Sherelle Villacorta knew she had to get her credit score "under control" before graduating from college if she wanted to avoid problems signing an apartment lease or getting a loan.
"I want to be able to get a car someday," says Ms. Villacorta, a financial analyst in Long Beach, Calif. "I want to get it on my own and not need to get help from my parents."
Ms. Villacorta cut back on her spending in order to pay down her credit-card debt faster. Now, six months later and debt-free, the 23-year-old pays any balance in full each month. And her credit score from credit-reporting company TransUnion has gone from an average 697 to an excellent 758.
Ms. Villacorta is one of many twentysomethings learning the importance of a credit score, a number used by lenders to help determine if you qualify for a credit card, mortgage and other loans. A credit score also is used when you apply for an apartment lease and even for some jobs.
"The credit score is the only grade that matters after you graduate from school," says Alexa von Tobel, founder and CEO of personal-finance website LearnVest.com. "It's a number that follows you for the rest of your life."
A credit score is comprised of factors including your payment history, debt amount and how much of your credit limit is currently being used. There are many credit scores, but the most widely used is the FICO score. Depending on the information in your credit report, you could get a FICO score from each of the three major credit-reporting companies: Experian, TransUnion and Equifax. A FICO score ranges from 300 to 850, with a number above 725 landing you the best approval and interest rates, according to FICO. A score below 560 deems you a credit risk.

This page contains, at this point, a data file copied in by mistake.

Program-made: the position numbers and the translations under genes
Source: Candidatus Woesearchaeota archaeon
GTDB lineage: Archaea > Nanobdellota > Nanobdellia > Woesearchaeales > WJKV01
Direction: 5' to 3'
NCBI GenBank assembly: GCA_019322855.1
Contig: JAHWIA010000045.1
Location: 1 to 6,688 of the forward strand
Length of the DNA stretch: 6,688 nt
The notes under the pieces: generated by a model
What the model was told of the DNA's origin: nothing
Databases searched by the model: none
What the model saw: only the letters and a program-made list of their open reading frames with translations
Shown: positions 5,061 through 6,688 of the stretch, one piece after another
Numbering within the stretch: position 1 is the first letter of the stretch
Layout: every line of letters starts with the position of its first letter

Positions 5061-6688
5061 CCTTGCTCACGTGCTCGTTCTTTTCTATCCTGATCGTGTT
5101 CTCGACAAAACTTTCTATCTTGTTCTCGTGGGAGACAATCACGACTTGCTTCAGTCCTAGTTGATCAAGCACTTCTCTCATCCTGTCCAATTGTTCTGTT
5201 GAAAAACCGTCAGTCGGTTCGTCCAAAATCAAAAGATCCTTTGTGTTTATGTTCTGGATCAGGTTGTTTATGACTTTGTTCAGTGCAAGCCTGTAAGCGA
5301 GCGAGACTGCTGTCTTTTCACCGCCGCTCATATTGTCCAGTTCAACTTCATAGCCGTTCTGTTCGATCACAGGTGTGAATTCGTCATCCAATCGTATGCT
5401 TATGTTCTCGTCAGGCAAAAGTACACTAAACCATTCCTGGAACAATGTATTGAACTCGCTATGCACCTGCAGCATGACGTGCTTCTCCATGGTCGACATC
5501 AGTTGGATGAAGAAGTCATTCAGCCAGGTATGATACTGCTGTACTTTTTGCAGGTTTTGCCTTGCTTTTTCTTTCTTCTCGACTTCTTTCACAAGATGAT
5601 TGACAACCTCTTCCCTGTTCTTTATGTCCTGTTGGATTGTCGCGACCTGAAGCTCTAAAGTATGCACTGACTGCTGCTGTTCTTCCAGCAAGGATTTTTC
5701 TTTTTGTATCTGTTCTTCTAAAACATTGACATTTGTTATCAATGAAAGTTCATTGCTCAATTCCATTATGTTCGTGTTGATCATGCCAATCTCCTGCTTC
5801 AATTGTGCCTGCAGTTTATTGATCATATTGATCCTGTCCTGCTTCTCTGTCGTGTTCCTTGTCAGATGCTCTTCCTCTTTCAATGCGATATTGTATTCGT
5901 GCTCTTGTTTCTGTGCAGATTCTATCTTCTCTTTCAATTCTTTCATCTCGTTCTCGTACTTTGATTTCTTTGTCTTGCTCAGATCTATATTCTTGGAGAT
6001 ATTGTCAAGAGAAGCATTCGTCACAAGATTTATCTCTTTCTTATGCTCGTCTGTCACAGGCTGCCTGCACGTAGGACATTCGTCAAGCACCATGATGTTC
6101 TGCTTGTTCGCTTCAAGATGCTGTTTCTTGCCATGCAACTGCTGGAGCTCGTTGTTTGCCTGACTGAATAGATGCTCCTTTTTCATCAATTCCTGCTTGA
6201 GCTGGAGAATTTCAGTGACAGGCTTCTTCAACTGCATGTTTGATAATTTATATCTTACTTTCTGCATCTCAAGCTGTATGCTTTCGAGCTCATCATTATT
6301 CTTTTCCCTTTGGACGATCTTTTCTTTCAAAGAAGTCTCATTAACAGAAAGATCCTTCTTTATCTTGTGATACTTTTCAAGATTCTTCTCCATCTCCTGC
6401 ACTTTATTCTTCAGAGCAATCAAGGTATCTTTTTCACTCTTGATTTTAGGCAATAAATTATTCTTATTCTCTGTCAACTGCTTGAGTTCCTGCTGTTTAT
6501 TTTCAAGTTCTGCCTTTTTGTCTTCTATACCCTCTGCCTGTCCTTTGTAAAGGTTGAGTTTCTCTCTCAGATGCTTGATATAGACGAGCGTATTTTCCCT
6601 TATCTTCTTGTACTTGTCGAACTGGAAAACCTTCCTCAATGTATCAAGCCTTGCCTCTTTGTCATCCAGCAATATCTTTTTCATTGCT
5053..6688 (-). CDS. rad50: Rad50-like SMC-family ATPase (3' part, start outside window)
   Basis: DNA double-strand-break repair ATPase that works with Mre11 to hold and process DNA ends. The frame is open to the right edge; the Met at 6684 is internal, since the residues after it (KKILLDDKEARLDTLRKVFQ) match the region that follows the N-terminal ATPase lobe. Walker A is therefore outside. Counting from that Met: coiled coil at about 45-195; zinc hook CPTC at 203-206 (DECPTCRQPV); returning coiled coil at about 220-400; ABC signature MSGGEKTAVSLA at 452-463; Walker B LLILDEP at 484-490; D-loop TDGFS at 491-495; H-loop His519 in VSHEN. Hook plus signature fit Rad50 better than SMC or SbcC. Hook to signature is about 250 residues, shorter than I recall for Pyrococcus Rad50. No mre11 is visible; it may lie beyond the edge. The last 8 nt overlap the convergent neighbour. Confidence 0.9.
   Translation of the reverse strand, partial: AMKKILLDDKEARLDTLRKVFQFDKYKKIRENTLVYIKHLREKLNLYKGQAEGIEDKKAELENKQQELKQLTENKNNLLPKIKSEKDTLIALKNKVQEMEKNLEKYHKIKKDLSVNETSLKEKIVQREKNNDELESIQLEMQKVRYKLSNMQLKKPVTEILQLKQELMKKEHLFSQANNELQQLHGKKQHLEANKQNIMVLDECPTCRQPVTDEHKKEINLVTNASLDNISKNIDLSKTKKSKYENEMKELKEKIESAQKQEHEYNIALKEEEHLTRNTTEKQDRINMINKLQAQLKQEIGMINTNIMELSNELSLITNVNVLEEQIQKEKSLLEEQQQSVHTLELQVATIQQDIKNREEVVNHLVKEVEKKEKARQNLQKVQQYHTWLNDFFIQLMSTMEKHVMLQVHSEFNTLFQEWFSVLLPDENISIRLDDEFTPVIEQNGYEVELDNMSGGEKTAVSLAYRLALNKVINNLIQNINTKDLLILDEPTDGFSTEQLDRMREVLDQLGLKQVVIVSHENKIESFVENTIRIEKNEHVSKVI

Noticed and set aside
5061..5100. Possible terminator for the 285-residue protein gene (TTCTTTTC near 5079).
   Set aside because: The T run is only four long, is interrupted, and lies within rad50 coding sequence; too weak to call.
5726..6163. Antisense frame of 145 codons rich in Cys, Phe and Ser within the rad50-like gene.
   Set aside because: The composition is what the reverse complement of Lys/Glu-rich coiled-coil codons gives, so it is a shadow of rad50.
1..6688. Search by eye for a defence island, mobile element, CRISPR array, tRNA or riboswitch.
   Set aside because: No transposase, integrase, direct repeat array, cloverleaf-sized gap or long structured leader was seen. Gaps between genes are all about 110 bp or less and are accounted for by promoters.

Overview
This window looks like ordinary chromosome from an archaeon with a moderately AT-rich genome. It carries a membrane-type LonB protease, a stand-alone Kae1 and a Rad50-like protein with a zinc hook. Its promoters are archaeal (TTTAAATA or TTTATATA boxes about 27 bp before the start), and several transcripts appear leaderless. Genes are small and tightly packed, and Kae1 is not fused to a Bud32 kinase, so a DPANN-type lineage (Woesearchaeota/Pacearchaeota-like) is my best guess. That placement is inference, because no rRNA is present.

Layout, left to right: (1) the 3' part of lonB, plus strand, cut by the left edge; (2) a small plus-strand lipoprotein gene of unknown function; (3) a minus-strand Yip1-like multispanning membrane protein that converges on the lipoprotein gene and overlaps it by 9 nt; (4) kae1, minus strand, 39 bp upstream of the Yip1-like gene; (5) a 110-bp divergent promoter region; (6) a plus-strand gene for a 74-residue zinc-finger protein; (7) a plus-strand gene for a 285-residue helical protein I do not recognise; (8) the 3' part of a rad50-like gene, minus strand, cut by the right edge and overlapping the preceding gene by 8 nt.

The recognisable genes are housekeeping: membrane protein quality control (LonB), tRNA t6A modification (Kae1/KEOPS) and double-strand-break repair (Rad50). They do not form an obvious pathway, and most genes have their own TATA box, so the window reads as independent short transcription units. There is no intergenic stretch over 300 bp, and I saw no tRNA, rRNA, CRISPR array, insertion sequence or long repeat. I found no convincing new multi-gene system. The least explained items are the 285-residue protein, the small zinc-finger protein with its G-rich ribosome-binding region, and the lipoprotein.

Younger adults typically have a short credit history so blips can make a big impact on their credit scores. To keep a good score intact or to revamp a bad score, focus on making loan and credit-card payments on time. Also try to pay more than the minimum amount each month. Having a balance of more than 30% of your credit limit will hurt your credit score, too.
If you'll begin to repay student loans later this year, set up automatic payments through the lender or online banking so you don't miss any payments.
It may be tempting to cancel extra credit cards once you've paid off your balances, but doing so could actually lower your score. If you cancel your oldest credit card it will affect the length of your credit history, a factor in determining your score. But also be careful about applying for credit cards or loans. Each time a lender officially looks at your credit report and score, your score gets dinged.
If you don't have a credit history, you can start to build one with a secured credit card, in which you deposit a sum into the card and can charge up to that amount, says Justine Rivero, credit adviser at consumer credit company CreditKarma.com.
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Originally published May 22, 2011
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